1. Riding in my dad’s truck, MLK:
“So what does it feel like to be back?”
Look out the window, lines of lanes and sidewalk. “Everything feels really sterile. And clean.”
“Sterile and clean? Not usually words associated with Oakland.”
Laugh. “Yeah, I guess not.”
2. Running around the lake, joggers in sweat clothes:
Everyone looks really healthy here—big and robust, cheeks flushed.
3. Whole Foods, walk around for an hour, confused—pick up food, put it back down:
How do you shop in a grocery store? Everything looks plastic.
4. Winter-like storm, long pants and a jacket:
Everyone else may be annoyed, but I’m tickled to death.
5. Waiting to make left turn, watching the cars:
The US feels like a video game, some kind of old-school Atari: little boxes moving through space. The object of the game is to stay between the lines, stay in the lanes, walk on the sidewalk, put trash in the bin…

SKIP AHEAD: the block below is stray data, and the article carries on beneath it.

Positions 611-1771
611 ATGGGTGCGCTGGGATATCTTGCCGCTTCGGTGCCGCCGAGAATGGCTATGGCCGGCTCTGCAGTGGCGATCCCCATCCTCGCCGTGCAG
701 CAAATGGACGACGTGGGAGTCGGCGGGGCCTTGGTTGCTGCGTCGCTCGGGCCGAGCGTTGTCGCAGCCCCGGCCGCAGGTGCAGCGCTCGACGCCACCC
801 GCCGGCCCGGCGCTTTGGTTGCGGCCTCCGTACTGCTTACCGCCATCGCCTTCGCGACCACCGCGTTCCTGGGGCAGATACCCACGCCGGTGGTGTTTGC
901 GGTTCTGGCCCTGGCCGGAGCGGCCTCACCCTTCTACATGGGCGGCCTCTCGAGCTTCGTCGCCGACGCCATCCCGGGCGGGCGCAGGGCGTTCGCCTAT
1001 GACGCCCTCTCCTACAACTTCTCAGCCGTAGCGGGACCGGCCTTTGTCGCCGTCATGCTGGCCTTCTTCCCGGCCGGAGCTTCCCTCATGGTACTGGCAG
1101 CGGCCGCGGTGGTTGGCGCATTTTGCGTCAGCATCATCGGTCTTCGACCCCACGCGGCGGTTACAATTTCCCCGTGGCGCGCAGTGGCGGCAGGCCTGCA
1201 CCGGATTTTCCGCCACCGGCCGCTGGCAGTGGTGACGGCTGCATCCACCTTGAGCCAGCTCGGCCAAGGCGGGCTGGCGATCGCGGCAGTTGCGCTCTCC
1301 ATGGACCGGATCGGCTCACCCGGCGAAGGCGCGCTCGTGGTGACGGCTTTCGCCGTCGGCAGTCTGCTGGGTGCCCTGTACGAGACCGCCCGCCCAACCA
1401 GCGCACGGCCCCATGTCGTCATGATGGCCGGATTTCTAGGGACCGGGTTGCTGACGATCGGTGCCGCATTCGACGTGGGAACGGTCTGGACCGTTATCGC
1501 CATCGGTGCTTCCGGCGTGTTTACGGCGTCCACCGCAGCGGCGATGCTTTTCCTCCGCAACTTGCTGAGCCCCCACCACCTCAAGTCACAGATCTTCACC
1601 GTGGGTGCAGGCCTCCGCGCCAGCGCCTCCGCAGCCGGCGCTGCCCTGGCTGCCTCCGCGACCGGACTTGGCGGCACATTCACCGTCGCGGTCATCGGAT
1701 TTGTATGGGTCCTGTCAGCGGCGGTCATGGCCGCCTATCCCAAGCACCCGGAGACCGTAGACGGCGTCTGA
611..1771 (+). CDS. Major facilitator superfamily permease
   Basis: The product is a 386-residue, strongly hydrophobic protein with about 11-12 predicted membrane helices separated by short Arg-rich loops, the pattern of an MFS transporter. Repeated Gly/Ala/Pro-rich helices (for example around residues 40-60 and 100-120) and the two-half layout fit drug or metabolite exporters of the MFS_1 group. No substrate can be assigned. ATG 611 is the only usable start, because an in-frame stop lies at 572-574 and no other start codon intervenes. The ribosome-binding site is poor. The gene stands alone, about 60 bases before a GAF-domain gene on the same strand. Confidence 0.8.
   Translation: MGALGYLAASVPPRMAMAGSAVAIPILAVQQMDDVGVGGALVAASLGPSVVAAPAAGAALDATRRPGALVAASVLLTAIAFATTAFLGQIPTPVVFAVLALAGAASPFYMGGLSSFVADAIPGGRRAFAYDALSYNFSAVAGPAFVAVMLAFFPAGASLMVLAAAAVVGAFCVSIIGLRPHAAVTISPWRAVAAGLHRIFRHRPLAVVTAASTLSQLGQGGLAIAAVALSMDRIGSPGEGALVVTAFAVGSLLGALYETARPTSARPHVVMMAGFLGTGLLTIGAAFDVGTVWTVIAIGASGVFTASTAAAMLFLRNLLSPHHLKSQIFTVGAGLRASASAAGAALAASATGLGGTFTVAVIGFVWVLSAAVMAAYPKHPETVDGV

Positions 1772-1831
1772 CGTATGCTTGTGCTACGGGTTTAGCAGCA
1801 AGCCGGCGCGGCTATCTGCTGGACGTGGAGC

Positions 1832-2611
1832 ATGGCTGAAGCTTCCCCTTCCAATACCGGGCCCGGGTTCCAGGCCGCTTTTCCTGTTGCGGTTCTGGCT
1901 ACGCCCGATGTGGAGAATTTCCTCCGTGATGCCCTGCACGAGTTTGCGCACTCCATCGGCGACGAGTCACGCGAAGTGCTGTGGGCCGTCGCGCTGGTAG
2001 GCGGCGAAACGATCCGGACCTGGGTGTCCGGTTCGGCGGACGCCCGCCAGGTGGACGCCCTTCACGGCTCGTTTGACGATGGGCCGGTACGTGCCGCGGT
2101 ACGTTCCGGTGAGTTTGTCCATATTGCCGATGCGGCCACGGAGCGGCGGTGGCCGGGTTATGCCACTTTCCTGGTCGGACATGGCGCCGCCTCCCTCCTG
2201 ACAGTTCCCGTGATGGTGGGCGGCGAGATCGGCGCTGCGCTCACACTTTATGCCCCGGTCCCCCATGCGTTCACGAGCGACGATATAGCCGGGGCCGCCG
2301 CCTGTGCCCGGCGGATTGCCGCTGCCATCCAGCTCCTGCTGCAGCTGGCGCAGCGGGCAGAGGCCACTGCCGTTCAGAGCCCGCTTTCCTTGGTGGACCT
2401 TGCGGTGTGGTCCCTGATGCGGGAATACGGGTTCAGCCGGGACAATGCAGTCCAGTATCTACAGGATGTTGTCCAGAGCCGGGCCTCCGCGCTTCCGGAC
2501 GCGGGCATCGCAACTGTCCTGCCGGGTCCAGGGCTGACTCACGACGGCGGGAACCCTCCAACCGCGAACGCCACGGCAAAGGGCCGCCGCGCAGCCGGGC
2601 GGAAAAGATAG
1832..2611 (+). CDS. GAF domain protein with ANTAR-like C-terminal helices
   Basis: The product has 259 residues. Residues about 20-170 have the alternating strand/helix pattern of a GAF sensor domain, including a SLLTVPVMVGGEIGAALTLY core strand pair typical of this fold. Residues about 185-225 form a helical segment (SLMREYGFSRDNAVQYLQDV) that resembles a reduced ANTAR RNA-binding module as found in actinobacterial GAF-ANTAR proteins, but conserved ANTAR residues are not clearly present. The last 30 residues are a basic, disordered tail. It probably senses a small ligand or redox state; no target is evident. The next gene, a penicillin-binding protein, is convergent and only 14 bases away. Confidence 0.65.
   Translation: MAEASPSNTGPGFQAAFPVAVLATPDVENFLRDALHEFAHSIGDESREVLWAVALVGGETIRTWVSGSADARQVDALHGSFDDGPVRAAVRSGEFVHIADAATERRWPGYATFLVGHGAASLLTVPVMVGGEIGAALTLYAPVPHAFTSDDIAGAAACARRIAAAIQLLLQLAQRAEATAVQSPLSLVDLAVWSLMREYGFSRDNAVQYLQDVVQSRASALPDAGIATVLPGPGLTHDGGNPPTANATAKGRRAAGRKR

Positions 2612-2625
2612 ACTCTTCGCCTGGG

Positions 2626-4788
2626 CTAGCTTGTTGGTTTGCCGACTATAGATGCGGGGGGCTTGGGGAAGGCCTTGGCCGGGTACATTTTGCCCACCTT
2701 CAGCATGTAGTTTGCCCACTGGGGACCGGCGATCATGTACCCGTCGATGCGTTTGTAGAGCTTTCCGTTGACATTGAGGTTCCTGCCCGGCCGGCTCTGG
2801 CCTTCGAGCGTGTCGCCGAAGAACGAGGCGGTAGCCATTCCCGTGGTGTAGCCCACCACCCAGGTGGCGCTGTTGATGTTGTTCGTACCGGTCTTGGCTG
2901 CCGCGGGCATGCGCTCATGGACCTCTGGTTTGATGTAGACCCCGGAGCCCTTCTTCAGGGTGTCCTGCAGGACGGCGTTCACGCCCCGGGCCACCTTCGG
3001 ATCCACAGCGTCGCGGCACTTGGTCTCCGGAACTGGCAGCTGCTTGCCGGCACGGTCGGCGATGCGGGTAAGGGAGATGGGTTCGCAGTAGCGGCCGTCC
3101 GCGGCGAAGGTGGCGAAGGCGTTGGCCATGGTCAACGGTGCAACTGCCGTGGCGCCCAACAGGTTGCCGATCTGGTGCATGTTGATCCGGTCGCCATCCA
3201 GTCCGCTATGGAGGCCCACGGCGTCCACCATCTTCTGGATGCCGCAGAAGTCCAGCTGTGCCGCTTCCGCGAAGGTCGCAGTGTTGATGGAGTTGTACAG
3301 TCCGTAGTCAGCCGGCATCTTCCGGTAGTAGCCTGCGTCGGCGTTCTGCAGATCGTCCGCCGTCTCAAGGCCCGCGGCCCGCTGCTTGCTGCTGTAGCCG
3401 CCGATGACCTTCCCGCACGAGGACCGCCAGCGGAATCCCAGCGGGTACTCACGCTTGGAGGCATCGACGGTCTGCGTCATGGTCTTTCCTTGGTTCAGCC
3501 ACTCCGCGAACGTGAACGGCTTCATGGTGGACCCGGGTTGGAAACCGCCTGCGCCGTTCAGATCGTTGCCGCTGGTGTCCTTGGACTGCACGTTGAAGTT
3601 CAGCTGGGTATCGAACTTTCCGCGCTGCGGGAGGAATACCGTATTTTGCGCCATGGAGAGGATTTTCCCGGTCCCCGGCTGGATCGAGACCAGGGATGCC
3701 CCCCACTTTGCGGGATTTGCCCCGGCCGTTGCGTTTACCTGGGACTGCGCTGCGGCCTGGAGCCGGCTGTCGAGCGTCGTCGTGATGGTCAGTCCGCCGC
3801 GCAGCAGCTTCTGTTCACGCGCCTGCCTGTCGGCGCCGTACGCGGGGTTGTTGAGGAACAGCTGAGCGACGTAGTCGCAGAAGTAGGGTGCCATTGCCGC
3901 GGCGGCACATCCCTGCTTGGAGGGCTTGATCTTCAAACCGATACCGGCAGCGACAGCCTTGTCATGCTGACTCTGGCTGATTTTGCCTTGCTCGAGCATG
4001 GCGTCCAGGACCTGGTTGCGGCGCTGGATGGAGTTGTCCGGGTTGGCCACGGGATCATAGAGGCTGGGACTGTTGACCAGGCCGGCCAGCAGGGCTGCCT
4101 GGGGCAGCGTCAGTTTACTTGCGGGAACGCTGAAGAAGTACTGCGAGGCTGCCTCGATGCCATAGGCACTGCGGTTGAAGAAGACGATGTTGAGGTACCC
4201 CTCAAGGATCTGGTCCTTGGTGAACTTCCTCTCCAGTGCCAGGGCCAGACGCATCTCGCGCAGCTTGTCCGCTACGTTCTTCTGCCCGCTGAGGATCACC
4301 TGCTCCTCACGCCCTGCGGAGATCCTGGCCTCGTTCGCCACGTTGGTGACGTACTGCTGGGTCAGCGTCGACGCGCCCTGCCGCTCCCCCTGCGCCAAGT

6. Rapture billboards:
7. Waiting to meet Nhu and Jacobo outside Bette’s Cafe, watching family:
“But I’m huuuun-greee.”
“Well, we have to wait.”
“But I don’t wa-nnnna.”
American children are allowed to be really obnoxious.
8. Wine meeting for work, varietal characteristics and spit buckets:
This is my job. This is silly.
9. Drive to meeting, park; drive to yoga, park; drive to cafe, park:
My life feels like a video game. I’m not sure what the object is.
10. Waiting at stoplight. Car beside me: bass bumping, boy leaning out of the open window, shirt half-off, arms raised, dancing:
There is nothing, nothing in the world like African-American culture.